My Sunny Valentine
Photography: Courtesy of Saul Turtletaub
(page 1 of 2)
August, 1942. My mother, sister and I were spending the summer in Roscoe, New York, at Gitlin’s Beaver Cottage. I never knew why it was called that. It was not a cottage and I never saw a beaver or Gitlin.
In 1942, it was typical of financially almost-middle-class Jewish families to send the mother and kids to The Mountains (Catskills), where they would spend July and August and the father would drive up from The City (New York) or Jersey (New) to be with them on weekends.
For me, those weekends were wonderful. We were a full family again with a car and could drive into Livingston Manor, the big town nearby where there was a five-and-dime (Woolworth’s) with a toy department, an ice cream store and a movie theater.
Then one Saturday, for the first time in my life, Pop took us all to the movies. At night! I had never started to go anywhere at night, and that night, 3,000 linear miles and one million cultural miles from Ketchum, Idaho, I saw the movie, Sun Valley Serenade. Skiing. Skating. Horse-drawn sleighs. Music. Funny people. Sonja Henie. And for me, It Happened in The Catskills. I made up my 10-year-old mind that I had to see Sun Valley and, 12 years later, in 1954, the summer after I graduated from Columbia College, I did.
My first view of Sun Valley was through the window of a snub-nosed yellow bus which I first saw in Shoshone through the window of a yellow and red Union Pacific railroad car which I had boarded 26 hours earlier in Omaha, Nebraska. While Easterners easily imagine being one day in Los Angeles or San Francisco, and may dream of seeing Sun Valley, Idaho, they never think they will ever be in Omaha, Nebraska. More accurately, they always think they will never be in Omaha, Nebraska.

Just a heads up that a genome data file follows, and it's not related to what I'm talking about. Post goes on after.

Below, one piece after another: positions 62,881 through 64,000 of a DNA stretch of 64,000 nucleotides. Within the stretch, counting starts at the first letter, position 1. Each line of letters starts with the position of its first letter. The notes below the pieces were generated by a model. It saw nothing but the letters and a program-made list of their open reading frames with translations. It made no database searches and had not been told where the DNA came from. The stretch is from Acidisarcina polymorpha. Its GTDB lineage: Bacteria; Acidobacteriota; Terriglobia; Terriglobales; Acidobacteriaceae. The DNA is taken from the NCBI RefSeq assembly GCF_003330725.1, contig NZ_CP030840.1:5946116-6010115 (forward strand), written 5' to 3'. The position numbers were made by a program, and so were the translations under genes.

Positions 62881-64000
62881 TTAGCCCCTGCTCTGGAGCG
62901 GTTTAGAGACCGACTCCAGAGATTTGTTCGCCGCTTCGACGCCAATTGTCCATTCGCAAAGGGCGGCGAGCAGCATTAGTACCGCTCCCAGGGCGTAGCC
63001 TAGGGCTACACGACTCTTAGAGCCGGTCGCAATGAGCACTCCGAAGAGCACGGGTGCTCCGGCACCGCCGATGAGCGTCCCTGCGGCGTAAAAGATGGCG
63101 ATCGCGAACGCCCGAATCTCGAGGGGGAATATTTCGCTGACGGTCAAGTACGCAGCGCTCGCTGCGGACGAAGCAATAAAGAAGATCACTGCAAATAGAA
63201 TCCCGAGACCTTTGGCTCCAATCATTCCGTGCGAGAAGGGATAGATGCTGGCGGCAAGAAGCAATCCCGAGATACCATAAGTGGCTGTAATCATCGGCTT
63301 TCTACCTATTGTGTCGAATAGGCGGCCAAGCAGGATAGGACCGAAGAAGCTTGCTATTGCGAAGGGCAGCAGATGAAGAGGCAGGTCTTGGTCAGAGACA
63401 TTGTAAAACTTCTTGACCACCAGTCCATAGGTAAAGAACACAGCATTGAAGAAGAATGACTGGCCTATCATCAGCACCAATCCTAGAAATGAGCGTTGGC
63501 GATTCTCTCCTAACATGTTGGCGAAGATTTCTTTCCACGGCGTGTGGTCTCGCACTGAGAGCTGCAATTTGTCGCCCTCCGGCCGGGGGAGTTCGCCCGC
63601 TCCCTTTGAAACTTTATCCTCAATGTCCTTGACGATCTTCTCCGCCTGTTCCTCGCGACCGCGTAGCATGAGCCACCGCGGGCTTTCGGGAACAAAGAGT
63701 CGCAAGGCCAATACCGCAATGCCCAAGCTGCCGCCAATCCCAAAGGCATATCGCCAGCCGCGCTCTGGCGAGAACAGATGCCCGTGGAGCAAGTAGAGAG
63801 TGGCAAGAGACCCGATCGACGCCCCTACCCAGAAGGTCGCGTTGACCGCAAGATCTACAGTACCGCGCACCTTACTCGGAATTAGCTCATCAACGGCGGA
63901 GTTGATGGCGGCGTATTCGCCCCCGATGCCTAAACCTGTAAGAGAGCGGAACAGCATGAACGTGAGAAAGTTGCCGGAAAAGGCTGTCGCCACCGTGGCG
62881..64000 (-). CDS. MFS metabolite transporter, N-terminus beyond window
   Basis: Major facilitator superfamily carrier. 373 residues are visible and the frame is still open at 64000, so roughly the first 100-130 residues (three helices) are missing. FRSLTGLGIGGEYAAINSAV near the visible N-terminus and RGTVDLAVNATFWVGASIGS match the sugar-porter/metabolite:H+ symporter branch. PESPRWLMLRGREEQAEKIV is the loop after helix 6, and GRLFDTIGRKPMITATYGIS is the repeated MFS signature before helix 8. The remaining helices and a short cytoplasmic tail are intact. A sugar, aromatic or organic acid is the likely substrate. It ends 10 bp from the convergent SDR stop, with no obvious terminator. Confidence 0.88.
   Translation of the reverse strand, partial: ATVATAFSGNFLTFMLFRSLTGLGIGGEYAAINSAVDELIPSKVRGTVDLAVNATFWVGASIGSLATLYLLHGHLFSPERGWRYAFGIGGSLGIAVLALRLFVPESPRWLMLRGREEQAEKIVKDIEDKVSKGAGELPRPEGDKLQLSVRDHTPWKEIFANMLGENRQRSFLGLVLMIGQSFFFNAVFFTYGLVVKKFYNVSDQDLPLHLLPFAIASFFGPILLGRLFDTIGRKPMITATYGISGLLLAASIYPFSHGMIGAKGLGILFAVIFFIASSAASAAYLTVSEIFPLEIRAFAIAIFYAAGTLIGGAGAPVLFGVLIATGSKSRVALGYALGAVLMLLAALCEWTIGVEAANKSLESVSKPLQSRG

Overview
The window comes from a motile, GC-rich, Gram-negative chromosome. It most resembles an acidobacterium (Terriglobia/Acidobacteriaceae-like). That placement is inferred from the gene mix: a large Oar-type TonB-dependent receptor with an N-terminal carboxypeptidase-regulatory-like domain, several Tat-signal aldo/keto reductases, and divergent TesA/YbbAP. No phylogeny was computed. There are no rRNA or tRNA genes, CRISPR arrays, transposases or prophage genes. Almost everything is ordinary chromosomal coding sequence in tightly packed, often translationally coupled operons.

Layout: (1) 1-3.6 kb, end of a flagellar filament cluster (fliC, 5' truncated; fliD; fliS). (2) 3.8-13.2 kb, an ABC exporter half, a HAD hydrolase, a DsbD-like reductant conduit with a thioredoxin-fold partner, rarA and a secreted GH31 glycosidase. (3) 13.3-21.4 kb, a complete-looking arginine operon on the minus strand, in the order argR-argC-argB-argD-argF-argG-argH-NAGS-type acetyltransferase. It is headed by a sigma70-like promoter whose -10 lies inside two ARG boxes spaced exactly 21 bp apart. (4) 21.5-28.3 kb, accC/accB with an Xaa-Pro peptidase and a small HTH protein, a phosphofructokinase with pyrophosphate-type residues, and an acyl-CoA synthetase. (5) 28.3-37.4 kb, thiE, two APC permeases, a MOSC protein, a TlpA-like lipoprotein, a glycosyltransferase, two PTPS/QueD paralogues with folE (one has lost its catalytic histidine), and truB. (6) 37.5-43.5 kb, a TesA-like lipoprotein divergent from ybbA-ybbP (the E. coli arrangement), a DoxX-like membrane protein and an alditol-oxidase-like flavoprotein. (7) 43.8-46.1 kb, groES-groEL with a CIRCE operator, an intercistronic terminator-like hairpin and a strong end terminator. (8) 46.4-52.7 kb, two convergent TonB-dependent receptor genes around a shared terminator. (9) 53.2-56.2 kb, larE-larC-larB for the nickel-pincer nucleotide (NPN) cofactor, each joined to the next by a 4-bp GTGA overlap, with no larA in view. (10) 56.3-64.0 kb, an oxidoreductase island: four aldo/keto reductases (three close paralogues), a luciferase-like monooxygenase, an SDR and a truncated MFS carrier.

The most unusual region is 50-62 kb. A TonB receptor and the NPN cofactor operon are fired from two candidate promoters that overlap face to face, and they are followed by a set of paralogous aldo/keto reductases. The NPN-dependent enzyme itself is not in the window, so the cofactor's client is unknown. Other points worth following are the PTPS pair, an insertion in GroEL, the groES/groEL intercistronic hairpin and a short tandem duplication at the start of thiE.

The image of Omaha to a New Jerseyite who never got farther west than Philadelphia is that of the Wild West, while the image of Los Angeles, which is over a thousand miles closer to the Pacific Ocean, is neither wild nor west.
I was in Omaha because that is where my train ride to Shoshone started. Sun Valley, in 1954, was owned by Union Pacific Railroad, and employees coming to work were given free transportation to it from any place on the line. For me, that meant I paid for transportation from New York to the start of the line in Omaha, slept there overnight and took the train over a second night to Shoshone. (The Union Pacific had terminated using its spur from Shoshone to Ketchum).
The 57-mile bus ride to Sun Valley was exciting. I knew I was an hour away from fulfilling a fantasy. I knew I was not going to see the same Sun Valley I saw in Sun Valley Serenade. That was a winter Sun Valley and I was headed to a summer Sun Valley, but the scenery, nonetheless, was beautiful and new to me.
Scrubby sage, black lava rock, green bales of hay, golden fields, and animals, cows and/or bulls, and horses. Mostly the whole area was covered with distance. More than I had ever seen between the Hudson and Hackensack rivers.
As we drove through Ketchum on unpaved roads bordered by saloons, cafés, and sports shops, and the driver made a right at Slavey’s (now The Roosevelt Tavern and Grille) onto Sun Valley Road, I took out a piece of paper with two names on it, Winston and Thomas McCrea. Winston was the director of Sun Valley and Tom was in charge of the lodge. Their father was the dean of one of the schools at Columbia University and when one of my professors happened to mention he was from Boise, Idaho, I rushed to catch him after class and ask him if he had ever been to Sun Valley. He had and I told him of my lifelong dream to see it. He smiled, took me to his office, called Dean McCrea, spoke with him, hung up the phone and within five minutes I had a job as a busboy at the Sun Valley Lodge. I was so elated I never thought to ask, “How much does it pay?” I would be starting Columbia Law School in the fall and the tuition books and expenses would cost me more than $1,200. >>>